Drawing upon ethnographic data, this article investigates the effects of a new online campus management system in one of the largest universities in Germany. It shows the various ways in which this technological innovation influenced students', teachers' and administrative personnel's relations and everyday working practices and how it is influential in the reorganisation of university structures. The online management system is regarded as an important part of an emerging infrastructure of excellence, which materialises the changing understanding of qualitative studies and teaching. Findings show that the online management supports standardised and economised study, teaching and administrative practices and silences creativity and flexibility. However, these standardisations are negotiated and questioned by the actors involved.
This article reviews recent works of the urban history of Istanbul and considers new frameworks for the history of public transit in that city. It suggests that through new understandings of the transformation of public space, we can reconceptualize transit history as urban history writ small.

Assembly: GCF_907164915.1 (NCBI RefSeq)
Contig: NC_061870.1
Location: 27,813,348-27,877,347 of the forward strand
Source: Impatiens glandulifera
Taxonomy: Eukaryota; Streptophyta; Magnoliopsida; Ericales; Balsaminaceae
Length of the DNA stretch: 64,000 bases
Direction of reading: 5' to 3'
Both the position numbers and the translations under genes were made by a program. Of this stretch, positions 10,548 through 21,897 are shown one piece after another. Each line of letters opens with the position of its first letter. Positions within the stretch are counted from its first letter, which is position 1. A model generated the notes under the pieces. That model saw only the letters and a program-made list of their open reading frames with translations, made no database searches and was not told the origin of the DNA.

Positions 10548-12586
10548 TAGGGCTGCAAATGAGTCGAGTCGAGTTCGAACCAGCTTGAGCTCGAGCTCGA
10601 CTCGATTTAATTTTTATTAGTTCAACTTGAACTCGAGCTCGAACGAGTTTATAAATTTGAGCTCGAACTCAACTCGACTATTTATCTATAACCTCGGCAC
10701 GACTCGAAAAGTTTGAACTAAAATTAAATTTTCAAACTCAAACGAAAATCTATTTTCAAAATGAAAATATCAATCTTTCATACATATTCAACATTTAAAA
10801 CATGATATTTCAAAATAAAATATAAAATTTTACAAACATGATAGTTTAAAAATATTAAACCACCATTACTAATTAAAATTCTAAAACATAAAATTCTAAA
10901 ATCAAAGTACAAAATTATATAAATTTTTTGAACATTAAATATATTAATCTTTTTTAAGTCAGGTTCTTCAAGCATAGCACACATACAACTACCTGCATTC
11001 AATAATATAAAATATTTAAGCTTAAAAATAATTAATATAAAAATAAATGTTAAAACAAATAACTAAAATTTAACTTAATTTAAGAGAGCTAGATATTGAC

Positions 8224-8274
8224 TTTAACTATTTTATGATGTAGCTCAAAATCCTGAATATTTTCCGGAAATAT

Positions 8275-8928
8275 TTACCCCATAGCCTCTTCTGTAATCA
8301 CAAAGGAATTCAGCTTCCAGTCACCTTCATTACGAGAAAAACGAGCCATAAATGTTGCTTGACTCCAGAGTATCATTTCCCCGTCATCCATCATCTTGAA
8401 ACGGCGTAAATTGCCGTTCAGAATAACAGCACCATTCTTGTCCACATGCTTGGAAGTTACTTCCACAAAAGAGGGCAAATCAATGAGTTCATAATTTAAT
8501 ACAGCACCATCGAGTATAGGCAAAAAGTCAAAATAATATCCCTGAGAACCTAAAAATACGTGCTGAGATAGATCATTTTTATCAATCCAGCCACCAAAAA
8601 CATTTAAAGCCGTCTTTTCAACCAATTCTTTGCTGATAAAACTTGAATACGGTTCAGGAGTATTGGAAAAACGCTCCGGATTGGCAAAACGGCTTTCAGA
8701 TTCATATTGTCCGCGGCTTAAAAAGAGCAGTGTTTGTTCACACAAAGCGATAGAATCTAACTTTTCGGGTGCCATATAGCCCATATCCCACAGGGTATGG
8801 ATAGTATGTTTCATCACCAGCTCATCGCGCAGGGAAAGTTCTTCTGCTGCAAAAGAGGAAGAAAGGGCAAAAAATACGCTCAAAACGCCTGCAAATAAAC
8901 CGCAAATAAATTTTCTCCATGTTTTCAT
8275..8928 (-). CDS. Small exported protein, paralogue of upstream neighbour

The Agency of the Dead at Spanish Mass Grave Exhumations
Jonah S. Rubin
In August 2011, I attended the exhumation of Severiano Clemente González, conducted by the Forum for Memory in the Castilian town of La Toba, Guadalajara. Mr González was one of the over 130,000 civilian victims of the 1936–1939 Spanish Civil War and ensuing Franco dictatorship (1939–1975). Even after Spain’s democratic constitution in 1978, most families could not recover their loved ones, owing to an unofficial ‘Pact of Silence’ whereby major political actors agreed not to legislate, litigate or discuss the still controversial past in the public sphere (Encarnación 2014). Since 2000, however, civil society organisations such as the Forum for Memory and the Association for the Recovery of Historical Memory (ARMH) have been leading a series of forensic exhumations – modelled after similar state-led interventions in Latin America, Southern and Eastern Europe (Ferrándiz 2010; Rubin 2014).